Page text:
One way to personalize sales letters is to include customized sentences for specific individuals and change these sentences from one letter to the next or from one batch of letters to the next. Such specific sentences can refer to: the neighborhood in which prospects live the type of purchase or timing of purchase they previously made their interest in a specific type of interior furnishings, either a design style (traditional, Country French, etc.), or a type of product (new living room draperies, new bedroom ensemble) the person or organization from whom you received their referral.
The Importance of Testing
The use of sales letters to generate increased business is an art, not a science, and there are no pat answers as to which methods work best for every type of business and customer. Sometimes even the experts can't explain why one offer or one graphic works better than another. It just does. That is why it is critical to test various offers, copy styles, lists and graphics if you use sales letters on a regular basis.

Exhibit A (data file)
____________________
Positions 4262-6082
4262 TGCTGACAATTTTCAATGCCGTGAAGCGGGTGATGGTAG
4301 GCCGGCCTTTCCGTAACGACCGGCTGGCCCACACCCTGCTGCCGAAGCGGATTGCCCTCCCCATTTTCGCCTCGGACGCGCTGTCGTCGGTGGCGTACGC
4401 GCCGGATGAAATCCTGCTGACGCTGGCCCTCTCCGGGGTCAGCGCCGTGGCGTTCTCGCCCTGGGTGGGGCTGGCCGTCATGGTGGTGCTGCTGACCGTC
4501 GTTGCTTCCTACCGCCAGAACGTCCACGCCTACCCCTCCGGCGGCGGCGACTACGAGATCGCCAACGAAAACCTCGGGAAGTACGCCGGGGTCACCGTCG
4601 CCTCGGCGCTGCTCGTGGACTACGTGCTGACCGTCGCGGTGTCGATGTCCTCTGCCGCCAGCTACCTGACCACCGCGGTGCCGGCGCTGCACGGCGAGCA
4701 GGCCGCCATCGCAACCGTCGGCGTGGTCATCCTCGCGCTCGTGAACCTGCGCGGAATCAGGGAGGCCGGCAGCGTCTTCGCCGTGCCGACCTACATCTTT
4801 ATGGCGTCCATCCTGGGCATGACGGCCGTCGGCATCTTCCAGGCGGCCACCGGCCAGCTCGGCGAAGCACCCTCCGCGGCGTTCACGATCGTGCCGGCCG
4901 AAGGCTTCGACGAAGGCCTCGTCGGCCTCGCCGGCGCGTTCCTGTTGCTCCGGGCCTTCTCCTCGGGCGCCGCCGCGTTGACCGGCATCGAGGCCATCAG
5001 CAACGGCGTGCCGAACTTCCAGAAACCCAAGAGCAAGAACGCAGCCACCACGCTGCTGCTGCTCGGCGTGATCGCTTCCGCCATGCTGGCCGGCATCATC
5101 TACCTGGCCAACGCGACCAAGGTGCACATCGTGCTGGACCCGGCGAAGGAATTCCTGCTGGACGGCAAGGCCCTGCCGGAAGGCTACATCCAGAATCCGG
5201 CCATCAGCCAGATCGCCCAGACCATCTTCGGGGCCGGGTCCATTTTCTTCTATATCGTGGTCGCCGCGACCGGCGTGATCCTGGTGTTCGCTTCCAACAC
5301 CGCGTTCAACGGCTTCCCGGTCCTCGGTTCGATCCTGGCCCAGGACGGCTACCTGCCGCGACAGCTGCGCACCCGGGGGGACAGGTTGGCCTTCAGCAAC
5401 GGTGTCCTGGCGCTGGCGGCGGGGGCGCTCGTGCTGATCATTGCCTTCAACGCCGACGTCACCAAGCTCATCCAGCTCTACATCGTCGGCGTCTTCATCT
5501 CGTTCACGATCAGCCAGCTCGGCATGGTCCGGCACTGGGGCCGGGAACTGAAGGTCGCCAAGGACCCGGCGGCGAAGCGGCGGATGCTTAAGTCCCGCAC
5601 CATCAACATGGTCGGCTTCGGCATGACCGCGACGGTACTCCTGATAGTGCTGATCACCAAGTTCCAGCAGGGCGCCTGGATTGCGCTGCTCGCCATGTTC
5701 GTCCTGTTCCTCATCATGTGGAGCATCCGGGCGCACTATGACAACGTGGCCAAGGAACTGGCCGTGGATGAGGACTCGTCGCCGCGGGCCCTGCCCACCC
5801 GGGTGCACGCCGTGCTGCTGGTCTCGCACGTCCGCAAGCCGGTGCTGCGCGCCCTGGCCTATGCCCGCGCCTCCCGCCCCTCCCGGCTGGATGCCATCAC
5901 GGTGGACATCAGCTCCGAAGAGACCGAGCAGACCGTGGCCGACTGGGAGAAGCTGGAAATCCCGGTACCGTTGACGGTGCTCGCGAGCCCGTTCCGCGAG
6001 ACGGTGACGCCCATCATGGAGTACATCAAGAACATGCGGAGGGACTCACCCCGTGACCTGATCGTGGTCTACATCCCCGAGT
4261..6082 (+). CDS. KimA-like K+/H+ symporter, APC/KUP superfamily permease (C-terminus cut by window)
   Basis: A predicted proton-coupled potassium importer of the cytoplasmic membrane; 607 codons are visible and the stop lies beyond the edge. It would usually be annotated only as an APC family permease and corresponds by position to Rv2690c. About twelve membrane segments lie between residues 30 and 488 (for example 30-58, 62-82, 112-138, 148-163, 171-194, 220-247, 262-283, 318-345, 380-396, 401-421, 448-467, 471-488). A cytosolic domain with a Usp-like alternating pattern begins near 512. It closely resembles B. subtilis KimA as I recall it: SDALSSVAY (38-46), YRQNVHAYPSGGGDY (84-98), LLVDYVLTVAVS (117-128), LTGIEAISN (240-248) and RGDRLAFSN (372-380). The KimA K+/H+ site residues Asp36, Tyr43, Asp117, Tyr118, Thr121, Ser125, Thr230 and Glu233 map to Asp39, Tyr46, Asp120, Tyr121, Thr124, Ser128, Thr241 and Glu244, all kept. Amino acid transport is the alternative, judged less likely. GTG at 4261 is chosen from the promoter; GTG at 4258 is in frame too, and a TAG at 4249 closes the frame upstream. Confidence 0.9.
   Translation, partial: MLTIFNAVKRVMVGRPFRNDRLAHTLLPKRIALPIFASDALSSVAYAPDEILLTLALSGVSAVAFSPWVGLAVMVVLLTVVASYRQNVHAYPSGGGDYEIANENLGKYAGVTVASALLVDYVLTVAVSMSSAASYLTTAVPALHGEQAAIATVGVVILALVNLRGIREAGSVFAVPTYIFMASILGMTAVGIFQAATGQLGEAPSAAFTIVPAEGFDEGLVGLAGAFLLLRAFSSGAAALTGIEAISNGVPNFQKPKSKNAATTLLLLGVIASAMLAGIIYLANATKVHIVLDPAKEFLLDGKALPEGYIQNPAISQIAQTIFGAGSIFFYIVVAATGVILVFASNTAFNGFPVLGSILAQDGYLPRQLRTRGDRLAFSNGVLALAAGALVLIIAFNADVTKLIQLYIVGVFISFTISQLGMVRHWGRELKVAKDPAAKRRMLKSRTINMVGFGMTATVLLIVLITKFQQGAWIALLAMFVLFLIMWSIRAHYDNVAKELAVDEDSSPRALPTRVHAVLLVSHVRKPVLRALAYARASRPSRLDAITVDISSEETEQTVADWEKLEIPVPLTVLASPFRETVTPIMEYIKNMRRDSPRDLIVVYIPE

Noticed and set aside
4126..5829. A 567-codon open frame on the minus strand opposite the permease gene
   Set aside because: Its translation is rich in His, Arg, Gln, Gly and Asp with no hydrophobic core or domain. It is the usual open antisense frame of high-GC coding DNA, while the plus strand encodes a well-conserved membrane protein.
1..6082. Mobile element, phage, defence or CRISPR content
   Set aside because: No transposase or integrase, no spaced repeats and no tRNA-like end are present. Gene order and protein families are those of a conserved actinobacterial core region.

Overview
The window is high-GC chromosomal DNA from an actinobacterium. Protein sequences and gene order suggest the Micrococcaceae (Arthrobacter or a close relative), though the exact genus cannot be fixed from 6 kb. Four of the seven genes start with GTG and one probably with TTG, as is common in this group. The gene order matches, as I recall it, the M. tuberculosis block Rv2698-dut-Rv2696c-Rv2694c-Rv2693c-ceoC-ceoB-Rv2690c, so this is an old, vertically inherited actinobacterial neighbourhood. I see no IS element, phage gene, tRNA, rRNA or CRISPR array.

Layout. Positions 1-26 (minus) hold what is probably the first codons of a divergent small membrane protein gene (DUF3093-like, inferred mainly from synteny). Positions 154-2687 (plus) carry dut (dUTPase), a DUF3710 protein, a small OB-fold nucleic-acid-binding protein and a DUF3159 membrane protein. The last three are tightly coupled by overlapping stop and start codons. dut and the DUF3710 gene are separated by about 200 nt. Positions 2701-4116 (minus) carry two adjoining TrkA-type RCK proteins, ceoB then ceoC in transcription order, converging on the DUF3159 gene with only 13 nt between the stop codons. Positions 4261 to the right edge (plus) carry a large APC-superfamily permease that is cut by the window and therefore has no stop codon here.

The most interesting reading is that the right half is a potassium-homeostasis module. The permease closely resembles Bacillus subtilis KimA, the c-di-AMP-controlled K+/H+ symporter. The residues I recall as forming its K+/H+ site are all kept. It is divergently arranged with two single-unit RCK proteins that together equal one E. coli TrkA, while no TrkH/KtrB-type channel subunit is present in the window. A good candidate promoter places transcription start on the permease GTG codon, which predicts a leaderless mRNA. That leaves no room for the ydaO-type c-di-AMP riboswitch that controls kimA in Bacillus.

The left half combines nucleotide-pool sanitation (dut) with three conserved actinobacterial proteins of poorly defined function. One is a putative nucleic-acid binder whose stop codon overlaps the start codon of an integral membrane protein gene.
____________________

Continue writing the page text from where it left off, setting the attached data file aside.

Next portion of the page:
Most experts agree that the offer and the list of recipients account for 80 percent or more of the success of a mailing, so you should test these two aspects most often. Prepare and mail different versions of your letter and measure which ones get the best response. Try different mailing lists and compare the results. As a last step of fine tuning, test aspects such as paper color and texture, ink colors, typefaces, metered mail versus bulk rate, etc.
Many studies have tested the effect of various paper colors, ink colors, etc., and a summary of their results follow. The results may not directly apply to your own situation. Only you can evaluate the specific impact of such variables on your own sales letters. All warnings aside, here are the results: Red, blue and black inks are most effective. A high quality rag bond of laid finished white paper works best. Letters should look typewritten, rather than computer produced. Side comments in a different color ink are very effective in increasing response. Home readers tend to need more persuasion than office readers, presumably because it is their own money they are considering spending, rather than their company's funds.
Thank-you and Follow-up Letters